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Walker in the wilds

08 May 2015

Adam Ford reviews the story of a "truely extraordinary person, mountain man, and wilderness sage"


Tribute money: the design of the United States' commemorative quarter coin for California in 2004, by the artist Garrett Burke, showed Yosemite Park, John Muir, and a California condor in flight

Tribute money: the design of the United States' commemorative quarter coin for California in 2004, by the artist Garrett Burke, showed Yosemite Park...

John Muir: The Scotsman who saved America's wild places
Mary Colwell
Lion Books £9.99
Church Times Bookshop £9

JOHN MUIR was a truly extraordinary person, mountain man, and wilderness sage. Emigrating with his family from Dunbar in Scotland, to become settlers in Wisconsin, at the age of 11 in 1849, he became famous throughout the United States for championing the great wilderness places of the continent.

He was one of the most vocal of the founding fathers of the movement to establish National Parks across the country. Rather in the manner of an Old Testament prophet, he spoke with passion for the world of nature; he gave it a voice.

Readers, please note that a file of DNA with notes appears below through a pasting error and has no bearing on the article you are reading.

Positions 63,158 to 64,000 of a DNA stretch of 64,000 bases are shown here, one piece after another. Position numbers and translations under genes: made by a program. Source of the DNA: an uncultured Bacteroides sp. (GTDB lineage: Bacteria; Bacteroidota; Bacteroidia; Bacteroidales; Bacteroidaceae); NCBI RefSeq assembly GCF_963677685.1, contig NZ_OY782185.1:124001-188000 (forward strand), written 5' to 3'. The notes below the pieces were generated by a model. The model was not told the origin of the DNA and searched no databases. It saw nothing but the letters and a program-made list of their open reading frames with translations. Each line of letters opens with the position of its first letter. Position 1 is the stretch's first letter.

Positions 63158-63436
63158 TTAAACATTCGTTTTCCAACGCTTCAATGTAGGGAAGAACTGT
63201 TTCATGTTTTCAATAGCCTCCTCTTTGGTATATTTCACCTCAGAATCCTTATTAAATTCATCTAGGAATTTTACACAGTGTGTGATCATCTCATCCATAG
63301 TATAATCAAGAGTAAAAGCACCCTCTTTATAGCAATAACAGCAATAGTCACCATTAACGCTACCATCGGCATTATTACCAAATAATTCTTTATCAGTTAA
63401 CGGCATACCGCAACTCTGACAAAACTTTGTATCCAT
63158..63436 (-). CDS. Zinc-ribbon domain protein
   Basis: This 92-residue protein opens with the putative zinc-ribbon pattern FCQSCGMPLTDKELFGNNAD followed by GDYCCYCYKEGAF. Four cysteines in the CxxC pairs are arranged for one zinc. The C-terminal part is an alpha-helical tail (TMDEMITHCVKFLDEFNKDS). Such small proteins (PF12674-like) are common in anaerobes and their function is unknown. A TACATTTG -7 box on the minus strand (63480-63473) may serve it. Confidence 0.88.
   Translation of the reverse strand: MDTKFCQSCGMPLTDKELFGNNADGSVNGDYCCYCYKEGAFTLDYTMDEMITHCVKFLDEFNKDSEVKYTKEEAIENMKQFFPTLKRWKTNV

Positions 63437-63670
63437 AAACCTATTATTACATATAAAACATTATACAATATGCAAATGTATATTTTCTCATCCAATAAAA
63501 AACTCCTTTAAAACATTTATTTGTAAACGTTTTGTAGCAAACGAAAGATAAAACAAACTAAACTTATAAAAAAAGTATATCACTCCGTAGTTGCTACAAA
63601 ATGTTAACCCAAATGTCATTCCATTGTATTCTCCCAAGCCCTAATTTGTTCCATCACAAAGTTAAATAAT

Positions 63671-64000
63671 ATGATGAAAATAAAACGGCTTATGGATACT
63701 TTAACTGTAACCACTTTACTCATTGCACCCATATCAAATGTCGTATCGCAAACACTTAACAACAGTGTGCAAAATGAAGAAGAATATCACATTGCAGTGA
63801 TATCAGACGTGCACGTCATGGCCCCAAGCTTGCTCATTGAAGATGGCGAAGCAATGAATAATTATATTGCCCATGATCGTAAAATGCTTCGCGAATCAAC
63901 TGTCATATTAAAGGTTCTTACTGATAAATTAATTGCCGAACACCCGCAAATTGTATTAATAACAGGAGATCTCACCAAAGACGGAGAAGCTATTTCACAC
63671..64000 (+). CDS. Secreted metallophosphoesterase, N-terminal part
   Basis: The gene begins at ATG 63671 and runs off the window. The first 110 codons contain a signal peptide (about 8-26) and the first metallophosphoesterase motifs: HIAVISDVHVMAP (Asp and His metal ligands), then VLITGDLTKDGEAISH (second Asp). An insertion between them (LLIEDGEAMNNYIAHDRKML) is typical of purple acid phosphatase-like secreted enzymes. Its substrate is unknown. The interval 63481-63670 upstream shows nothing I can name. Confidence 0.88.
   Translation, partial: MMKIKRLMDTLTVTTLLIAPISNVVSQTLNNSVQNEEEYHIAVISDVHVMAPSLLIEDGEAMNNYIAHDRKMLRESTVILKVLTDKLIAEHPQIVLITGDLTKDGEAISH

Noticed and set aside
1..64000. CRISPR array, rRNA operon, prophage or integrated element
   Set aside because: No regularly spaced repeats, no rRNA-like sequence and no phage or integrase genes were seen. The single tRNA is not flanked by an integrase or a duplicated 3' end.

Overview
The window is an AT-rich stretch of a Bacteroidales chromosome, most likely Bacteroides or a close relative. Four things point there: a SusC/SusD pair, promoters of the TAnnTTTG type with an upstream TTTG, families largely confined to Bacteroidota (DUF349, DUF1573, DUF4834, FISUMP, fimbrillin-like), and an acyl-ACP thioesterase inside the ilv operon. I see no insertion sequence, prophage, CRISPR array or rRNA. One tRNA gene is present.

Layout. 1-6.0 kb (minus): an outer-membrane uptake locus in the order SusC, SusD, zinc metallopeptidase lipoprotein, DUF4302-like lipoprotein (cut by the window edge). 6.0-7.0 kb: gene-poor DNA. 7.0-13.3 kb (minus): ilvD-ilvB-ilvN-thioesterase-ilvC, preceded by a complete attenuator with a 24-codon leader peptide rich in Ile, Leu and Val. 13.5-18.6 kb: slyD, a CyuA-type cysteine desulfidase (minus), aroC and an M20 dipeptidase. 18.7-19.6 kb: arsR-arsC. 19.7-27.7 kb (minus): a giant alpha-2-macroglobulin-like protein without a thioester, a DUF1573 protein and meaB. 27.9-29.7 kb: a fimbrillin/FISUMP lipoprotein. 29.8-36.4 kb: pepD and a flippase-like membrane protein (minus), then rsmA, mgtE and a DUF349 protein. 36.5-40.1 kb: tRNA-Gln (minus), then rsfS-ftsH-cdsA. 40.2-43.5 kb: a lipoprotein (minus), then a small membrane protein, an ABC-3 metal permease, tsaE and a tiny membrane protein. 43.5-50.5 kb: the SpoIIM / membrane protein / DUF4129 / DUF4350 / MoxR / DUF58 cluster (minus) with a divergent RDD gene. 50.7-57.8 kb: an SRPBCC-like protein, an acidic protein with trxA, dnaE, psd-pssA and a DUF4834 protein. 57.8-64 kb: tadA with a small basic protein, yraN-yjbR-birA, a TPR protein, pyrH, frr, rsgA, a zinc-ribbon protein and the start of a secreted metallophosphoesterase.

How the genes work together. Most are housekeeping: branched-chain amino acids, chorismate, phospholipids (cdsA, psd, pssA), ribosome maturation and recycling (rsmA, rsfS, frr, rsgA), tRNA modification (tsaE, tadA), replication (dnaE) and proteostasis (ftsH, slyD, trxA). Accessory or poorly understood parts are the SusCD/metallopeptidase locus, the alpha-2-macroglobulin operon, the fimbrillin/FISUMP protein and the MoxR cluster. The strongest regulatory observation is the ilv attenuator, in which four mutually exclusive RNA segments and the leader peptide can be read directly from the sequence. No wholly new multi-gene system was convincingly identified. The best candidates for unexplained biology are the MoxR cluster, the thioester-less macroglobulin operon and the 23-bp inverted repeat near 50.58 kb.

Mary Colwell has performed a great service in bringing this engaging character to our attention. Her very readable account of his colourful life, and the contradictions within it, is liberally leavened with quotations from his extensive writings, many of which would serve well as texts for sermons or for private meditation. He wrote in the mode of the New England Transcendentalists, and we discover that Ralph Waldo Emerson made a pilgrimage to California to visit Muir in his beloved Yosemite Valley.

John was raised by a tyrannical Evangelical father, who made him learn the whole of the New Testament (and much of the Old) off by heart. Hard work and simple fare dominated his youth. But then, as he grew up, he began to find another book that spoke to him of God - the book of nature. Flowers and animals, through his eyes, became fellow mortals. He was appalled at the commerce-driven but sometimes wanton destruction of the living world; the felling of giant redwoods or the shooting of polar bears. He would spend weeks on his own in the wilderness among mountains, forests, and glaciers, lonely but entranced by God's creation.

He even strapped himself to the trunk of a Douglas fir, 100 feet above ground, to experience the life of a momentous storm. "In every walk with nature", he wrote, "one receives far more than one seeks."

The Revd Adam Ford is a former Chaplain of St Paul's Girls' School.

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